When you decide to go to law school, you're not just offhandedly agreeing to waste a couple of years in an entertaining way. You're consciously, nervously putting yourself on a path that makes you a different kind of person, just as surely as if you were joining the Marines.
Parents, teachers, and peers don't usually hold a gun to your head and make you go to law school. It's your choice. For some future law students, it happens without question. They always wanted to be attorneys. But for school applications, they're a lot of work, and they require some thought about yourself and your future.
In particular, you have to write at least one essay for each school, responding to specific questions on the application form. Among other things, they want to know what you're hoping to get from law school, and how you think you'll fit in, and why their school appeals to you.
This may be the first time in your life that you'll have to explain to someone, carefully, that you are an adult now and that you know what you're doing with your life. Moreover, you're applying to law school, so you have to be especially persuasive. By the time you're done, it's not surprising if you believe your own propaganda, and are now convinced that law school is exactly the place for you.
Once you've filed the applications, you wait. You wait for weeks, watching your mail nervously, praying for a positive response from, say, Yale Law School, your favorite. And then the magical envelope appears in your mailbox. You cross yourself, maybe even pour a drink, and open it. And there, in black and white, are the words, "You've got to be kidding!"
Not really. The words of rejection are usually much kinder. But it's still a rejection. You may think you're smart. But as the letters saying "No" pour in from Harvard, Stanford, Chicago, and all the rest, all across the country, you get the message. They've rejected you because they got literally thousands of applications that were better than yours. They don't want you. You're not nearly good enough.
It makes you crave a chance to go to law school, just to show them all how good you are. And here's the point: If you had any doubt before, you're quite certain now that, in law school, you'll be among the truly elite young people of America. Everything else seems lackluster by comparison.
So now that you've gone for the hook, they can reel you in. Sure enough, a week or two later, you start getting letters of acceptance from some very good schools. You can hold your head up again among your friends who are also applying to law school. You're somebody after all.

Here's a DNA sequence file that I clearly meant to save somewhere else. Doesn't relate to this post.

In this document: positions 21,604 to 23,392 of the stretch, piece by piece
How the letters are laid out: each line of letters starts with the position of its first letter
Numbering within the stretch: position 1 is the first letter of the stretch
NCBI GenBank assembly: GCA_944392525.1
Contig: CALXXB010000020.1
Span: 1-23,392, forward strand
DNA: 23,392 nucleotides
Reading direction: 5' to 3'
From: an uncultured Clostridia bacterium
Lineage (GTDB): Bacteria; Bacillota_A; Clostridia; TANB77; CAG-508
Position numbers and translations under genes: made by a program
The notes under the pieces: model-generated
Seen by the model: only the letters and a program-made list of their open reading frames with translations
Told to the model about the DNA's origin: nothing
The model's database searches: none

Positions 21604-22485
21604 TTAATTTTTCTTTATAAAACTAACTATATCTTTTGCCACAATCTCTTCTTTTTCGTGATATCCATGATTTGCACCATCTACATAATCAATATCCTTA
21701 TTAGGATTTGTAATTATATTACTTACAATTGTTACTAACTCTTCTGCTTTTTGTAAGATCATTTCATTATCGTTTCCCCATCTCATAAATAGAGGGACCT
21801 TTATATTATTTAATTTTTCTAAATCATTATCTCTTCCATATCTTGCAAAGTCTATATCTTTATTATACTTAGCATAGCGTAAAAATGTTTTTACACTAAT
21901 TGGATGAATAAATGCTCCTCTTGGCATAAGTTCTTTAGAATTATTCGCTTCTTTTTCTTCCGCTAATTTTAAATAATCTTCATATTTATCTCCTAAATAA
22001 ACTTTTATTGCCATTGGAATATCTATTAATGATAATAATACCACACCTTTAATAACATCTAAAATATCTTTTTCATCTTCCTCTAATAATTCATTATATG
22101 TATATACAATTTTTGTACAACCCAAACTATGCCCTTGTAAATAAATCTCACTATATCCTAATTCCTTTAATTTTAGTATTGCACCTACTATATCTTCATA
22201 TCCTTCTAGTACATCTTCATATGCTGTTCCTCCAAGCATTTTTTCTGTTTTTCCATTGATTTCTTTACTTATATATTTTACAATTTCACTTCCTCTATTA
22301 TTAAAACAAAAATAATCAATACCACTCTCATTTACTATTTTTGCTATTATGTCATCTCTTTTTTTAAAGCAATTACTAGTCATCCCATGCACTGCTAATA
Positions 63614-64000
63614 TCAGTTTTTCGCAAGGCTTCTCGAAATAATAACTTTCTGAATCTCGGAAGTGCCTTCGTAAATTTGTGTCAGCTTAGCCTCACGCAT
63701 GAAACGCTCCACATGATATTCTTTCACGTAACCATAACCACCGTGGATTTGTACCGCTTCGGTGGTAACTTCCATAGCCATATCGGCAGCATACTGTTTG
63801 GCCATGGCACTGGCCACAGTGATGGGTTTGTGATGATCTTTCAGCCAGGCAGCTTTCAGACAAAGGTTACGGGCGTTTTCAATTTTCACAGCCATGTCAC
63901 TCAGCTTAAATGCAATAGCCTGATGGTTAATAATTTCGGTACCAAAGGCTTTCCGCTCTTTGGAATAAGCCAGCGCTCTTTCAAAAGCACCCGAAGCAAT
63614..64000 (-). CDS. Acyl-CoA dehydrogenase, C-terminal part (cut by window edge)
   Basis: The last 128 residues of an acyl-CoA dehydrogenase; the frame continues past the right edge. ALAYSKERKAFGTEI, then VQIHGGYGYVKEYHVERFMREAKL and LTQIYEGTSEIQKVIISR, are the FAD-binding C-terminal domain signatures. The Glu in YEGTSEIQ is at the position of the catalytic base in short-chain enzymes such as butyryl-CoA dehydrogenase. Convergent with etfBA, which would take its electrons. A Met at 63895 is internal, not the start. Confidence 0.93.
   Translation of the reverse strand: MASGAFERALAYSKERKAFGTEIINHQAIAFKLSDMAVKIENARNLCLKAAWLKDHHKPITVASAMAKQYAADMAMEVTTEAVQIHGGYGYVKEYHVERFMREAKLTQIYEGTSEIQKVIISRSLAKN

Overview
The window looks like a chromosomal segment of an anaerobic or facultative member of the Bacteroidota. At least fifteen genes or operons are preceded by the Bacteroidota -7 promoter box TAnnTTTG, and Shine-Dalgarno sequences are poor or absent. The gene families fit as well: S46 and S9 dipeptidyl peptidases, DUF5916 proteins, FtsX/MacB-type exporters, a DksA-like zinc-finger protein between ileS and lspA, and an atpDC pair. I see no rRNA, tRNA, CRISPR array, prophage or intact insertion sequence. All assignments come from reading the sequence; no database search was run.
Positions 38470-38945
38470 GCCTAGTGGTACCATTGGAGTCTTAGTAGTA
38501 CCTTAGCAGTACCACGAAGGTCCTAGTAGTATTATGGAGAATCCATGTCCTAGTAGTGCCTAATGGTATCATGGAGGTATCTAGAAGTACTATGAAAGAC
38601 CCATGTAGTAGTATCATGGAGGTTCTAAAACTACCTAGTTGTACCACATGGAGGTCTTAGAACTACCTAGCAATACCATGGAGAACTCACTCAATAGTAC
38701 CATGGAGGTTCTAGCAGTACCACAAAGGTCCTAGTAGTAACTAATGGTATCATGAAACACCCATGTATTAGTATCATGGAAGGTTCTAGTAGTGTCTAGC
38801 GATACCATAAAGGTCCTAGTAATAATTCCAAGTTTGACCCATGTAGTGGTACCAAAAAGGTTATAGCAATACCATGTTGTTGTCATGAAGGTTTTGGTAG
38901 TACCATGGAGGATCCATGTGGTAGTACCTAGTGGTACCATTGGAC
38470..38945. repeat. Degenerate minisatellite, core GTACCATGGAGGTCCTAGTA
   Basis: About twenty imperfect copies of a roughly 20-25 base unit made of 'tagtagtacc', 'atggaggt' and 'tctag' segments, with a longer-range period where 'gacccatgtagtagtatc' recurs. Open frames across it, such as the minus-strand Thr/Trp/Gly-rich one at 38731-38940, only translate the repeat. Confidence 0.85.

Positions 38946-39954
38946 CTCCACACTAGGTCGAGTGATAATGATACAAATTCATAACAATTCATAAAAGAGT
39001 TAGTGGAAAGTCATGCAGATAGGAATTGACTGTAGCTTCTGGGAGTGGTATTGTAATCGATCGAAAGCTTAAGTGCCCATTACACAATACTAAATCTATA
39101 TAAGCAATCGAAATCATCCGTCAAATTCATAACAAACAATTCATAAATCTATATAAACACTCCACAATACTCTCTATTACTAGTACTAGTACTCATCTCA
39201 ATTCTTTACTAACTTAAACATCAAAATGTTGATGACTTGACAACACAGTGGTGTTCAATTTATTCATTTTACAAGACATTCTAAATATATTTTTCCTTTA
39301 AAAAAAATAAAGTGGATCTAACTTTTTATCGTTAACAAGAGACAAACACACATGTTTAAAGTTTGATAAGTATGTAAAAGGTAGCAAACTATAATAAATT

Surely the schools don't plan it this way. And you'll still agonize over the thought that you're really gonna bite the bullet and go to law school. But you'll know the meaning of fright now. When you feared that nobody wanted you, you panicked. You looked into the abyss and had to imagine your future, not as a dynamic young attorney, but instead as a middle-aged, moth-eaten fop earning minimum wage, shelving books or washing cars, with no hopes and no challenges. Are we surprised that law school suddenly looks so good?
2. Choosing a School
In the next weeks, your excitement grows. You get obsessed with the thought that you're going to be a lawyer. If you hadn't realized it before, you begin to notice, now, that lawyers appear a lot in the newspapers and history books. You walk through the law school at your university, or one nearby, and notice how lively the law students are. They seem to talk about such significant issues. You can hardly wait to become part of it all.
You go through all this during the middle of your senior year in college. You start classes at law school six months later. But in those few months, even the college seniors who had doubts about law school grow to be quite sure that it's exactly what they want to do. They think they understand their legal future well.
Of course, a few rejections and acceptances on law school applications, and the sight of some attorneys' names in the newspapers and the history books, are not necessarily enough to persuade you to commit yourself to three years of hard study in law school. There's something else, and it's worth understanding.
It starts with the Law School Admissions Test (LSAT), which you take as part of your application process. To prepare for it, you buy a study guidebook. If you're rich, you also sign up for a $700 preparation course. Either way, you spend weeks practicing the odd kinds of questions they throw at you.
The exam itself is a case study in anxiety. When you arrive, you see people with candy bars, coffee, and potato chips; you notice that some are fondling their favorite pencil, while others have a whole pre-sharpened boxful. You even see a few fanatics jump up and run out of the room and back in again, in the last few moments before the exam begins, just to stimulate themselves.